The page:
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# If $\int\limits_{a}^{b}{{{x}^{3}}dx}=0$ and $\int\limits_{a}^{b}{{{x}^{2}}dx}=\dfrac{2}{3}$,then what are the values of a and b respectively?(a) $-1,1$(b) $1,1$(c) $0,0$(d) $2,-2$  Answer Verified
Hint: We are given two basic integrals which, after solving, will give us two equations having
variables $'a'$ and $'b'$. Solving these two equations by substitution method, we can find out the
value of $'a'$ and $'b'$.

Before proceeding with the question, we will first discuss the formula which is required to
solve this question.
We have a formula in integration which can be used to integrate polynomial,

\begin{align} & \int\limits_{a}^{b}{{{x}^{n}}dx}=\left[ \dfrac{{{x}^{n+1}}}{n+1} \right]_{a}^{b} \\ & \Rightarrow \int\limits_{a}^{b}{{{x}^{n}}dx}=\dfrac{1}{n+1}\left( {{b}^{n+1}}-{{a}^{n+1}} \right)...........\left( 1 \right) \\ \end{align}

In the question, it is given $\int\limits_{a}^{b}{{{x}^{3}}dx}=0...........\left( 2 \right)$.
Substituting $n=3$ in equation $\left( 1 \right)$, we get,
\begin{align} & \int\limits_{a}^{b}{{{x}^{3}}dx}=\left[ \dfrac{{{x}^{3+1}}}{3+1} \right]_{a}^{b} \\ & \Rightarrow \int\limits_{a}^{b}{{{x}^{3}}dx}=\left[ \dfrac{{{x}^{4}}}{4} \right]_{a}^{b} \\ & \Rightarrow \int\limits_{a}^{b}{{{x}^{3}}dx}=\dfrac{1}{4}\left( {{b}^{4}}-{{a}^{4}} \right)..........\left( 3 \right) \\ \end{align}

Substituting $\int\limits_{a}^{b}{{{x}^{3}}dx}$ from equation $\left( 3 \right)$ in equation $\left( 2 \right)$, we get,
\begin{align} & \dfrac{1}{4}\left( {{b}^{4}}-{{a}^{4}} \right)=0 \\ & \Rightarrow {{b}^{4}}-{{a}^{4}}=0 \\ & \Rightarrow {{a}^{4}}={{b}^{4}} \\ \end{align}
$\Rightarrow a=+b$ or $a=-b.........\left( 4 \right)$
Also, it is given in the question $\int\limits_{a}^{b}{{{x}^{2}}dx}=\dfrac{2}{3}...........\left( 5 \right)$
Substituting $n=2$ in equation $\left( 1 \right)$, we get,
\begin{align} & \int\limits_{a}^{b}{{{x}^{2}}dx}=\left[ \dfrac{{{x}^{2+1}}}{2+1} \right]_{a}^{b} \\ & \Rightarrow \int\limits_{a}^{b}{{{x}^{2}}dx}=\left[ \dfrac{{{x}^{3}}}{3} \right]_{a}^{b} \\ & \Rightarrow \int\limits_{a}^{b}{{{x}^{2}}dx}=\dfrac{1}{3}\left( {{b}^{3}}-{{a}^{3}} \right)..........\left( 6 \right) \\ \end{align}
Substituting $\int\limits_{a}^{b}{{{x}^{2}}dx}$ from equation $\left( 6 \right)$ in equation $\left( 5 \right)$, we get,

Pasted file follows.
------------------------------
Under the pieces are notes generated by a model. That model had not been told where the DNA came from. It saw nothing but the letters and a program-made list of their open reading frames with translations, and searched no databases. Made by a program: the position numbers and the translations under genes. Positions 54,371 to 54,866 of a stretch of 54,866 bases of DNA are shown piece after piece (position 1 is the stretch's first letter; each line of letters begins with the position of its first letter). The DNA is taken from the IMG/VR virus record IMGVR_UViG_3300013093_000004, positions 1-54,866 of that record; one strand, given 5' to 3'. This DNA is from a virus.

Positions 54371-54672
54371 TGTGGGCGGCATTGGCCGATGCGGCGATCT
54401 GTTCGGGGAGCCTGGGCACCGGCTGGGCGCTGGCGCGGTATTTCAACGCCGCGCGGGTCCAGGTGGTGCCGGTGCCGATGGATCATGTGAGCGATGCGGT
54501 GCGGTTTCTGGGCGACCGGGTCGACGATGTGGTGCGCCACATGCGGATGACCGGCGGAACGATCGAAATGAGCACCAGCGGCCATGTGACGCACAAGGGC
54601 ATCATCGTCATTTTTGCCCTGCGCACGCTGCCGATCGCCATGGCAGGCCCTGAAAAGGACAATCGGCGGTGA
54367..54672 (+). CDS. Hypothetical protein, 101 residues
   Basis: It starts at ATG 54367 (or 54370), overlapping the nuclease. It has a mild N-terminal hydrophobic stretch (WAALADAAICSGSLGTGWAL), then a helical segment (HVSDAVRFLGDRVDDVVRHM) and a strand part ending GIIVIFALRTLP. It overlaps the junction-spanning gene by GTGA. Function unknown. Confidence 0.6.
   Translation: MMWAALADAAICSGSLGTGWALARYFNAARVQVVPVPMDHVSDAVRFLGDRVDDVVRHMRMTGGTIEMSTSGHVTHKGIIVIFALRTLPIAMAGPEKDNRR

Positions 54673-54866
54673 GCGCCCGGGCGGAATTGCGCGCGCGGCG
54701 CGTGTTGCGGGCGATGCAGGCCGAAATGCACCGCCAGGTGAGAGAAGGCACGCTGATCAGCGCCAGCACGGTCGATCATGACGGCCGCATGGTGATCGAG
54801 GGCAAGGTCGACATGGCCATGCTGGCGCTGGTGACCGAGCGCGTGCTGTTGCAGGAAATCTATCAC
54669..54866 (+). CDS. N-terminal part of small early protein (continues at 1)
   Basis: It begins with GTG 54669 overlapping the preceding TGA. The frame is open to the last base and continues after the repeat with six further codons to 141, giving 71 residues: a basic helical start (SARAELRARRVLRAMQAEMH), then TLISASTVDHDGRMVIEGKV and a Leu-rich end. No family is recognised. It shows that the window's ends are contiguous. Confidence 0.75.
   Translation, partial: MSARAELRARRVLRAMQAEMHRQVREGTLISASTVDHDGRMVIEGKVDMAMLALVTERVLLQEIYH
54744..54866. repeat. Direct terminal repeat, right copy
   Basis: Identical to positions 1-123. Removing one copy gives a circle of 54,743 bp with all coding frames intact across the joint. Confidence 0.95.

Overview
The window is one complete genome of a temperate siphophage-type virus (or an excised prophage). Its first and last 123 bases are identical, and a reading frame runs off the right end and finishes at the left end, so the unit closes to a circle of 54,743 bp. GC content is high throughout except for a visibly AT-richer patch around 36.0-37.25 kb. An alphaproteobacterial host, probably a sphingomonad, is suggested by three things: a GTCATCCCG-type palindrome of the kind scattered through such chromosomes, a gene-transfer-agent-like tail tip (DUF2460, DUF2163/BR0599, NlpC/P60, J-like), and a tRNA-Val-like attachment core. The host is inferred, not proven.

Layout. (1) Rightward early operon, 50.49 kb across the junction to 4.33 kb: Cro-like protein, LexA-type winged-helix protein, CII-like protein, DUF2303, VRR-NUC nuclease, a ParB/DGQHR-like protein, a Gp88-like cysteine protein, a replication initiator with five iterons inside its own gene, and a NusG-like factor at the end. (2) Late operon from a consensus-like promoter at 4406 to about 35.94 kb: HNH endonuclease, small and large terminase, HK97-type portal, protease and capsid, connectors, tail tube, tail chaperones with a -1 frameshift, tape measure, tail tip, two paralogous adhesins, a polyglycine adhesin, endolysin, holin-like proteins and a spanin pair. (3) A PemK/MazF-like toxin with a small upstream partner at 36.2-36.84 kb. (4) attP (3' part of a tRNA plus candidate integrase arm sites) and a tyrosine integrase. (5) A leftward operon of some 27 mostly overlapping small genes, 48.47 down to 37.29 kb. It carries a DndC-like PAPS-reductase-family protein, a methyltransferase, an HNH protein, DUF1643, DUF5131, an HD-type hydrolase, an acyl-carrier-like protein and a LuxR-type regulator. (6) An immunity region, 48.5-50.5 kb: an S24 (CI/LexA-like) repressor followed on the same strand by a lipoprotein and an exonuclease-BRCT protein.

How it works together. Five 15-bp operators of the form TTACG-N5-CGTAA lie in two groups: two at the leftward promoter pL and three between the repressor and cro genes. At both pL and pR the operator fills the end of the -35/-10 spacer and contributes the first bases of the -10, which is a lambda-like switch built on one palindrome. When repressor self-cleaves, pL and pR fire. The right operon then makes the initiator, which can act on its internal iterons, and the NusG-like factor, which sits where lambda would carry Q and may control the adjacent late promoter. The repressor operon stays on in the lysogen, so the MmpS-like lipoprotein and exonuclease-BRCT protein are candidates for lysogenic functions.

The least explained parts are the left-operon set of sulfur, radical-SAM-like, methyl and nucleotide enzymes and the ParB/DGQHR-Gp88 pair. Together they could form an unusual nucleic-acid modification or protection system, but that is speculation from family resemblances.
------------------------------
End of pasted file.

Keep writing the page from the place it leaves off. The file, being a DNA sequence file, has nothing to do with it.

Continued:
$\dfrac{1}{3}\left( {{b}^{3}}-{{a}^{3}} \right)=\dfrac{2}{3}$
Cancelling $3$ on both the sides of the equality in the above equation, we get,
${{b}^{3}}-{{a}^{3}}=2..........\left( 7 \right)$
Substituting $a$ from equation $\left( 4 \right)$ in equation $\left( 7 \right)$, we get,
${{b}^{3}}-{{\left( +b \right)}^{3}}=2$ or ${{b}^{3}}-{{\left( -b \right)}^{3}}=2$
$\Rightarrow {{b}^{3}}-{{b}^{3}}=2$ or ${{b}^{3}}+{{b}^{3}}=2$
$0=2........\left( 8 \right)$ or $2{{b}^{3}}=2.........\left( 9 \right)$
We can conclude that equation $\left( 8 \right)$ is invalid because $0$ can never be equal to
$2$.Therefore, we will find our solution from equation $\left( 9 \right)$ only.
\begin{align} & 2{{b}^{3}}=2 \\ & \Rightarrow {{b}^{3}}=1 \\ & \Rightarrow b=1..........\left( 10 \right) \\ \end{align}

We can find $a$ by substituting the equation $\left( 10 \right)$ in equation $\left( 4 \right)$. Since we
had ignored equation $\left( 8 \right)$, we will not substitute equation $\left( 10 \right)$ in $a=+b$.
We will substitute the equation $\left( 10 \right)$ only in $a=-b$.
Substituting $b=1$ from equation $\left( 10 \right)$ in $a=-b$, we get,
$a=-1..........\left( 11 \right)$
Hence, from equation $\left( 10 \right)$ and equation $\left( 11 \right)$, we obtain $a=-1,b=1$.

Therefore the correct answer is option (a).

Note: Sometimes in such types of questions, we may apply the incorrect formula of the integration that we discussed in equation $\left( 1 \right)$. We sometimes apply it as
$\int\limits_{a}^{b}{{{x}^{n}}dx}=\dfrac{1}{n-1}\left( {{b}^{n-1}}-{{a}^{n-1}} \right)$ instead of
$\int\limits_{a}^{b}{{{x}^{n}}dx}=\dfrac{1}{n+1}\left( {{b}^{n+1}}-{{a}^{n+1}} \right)$ because we convert $n$ to $n-1$ in differentiation.
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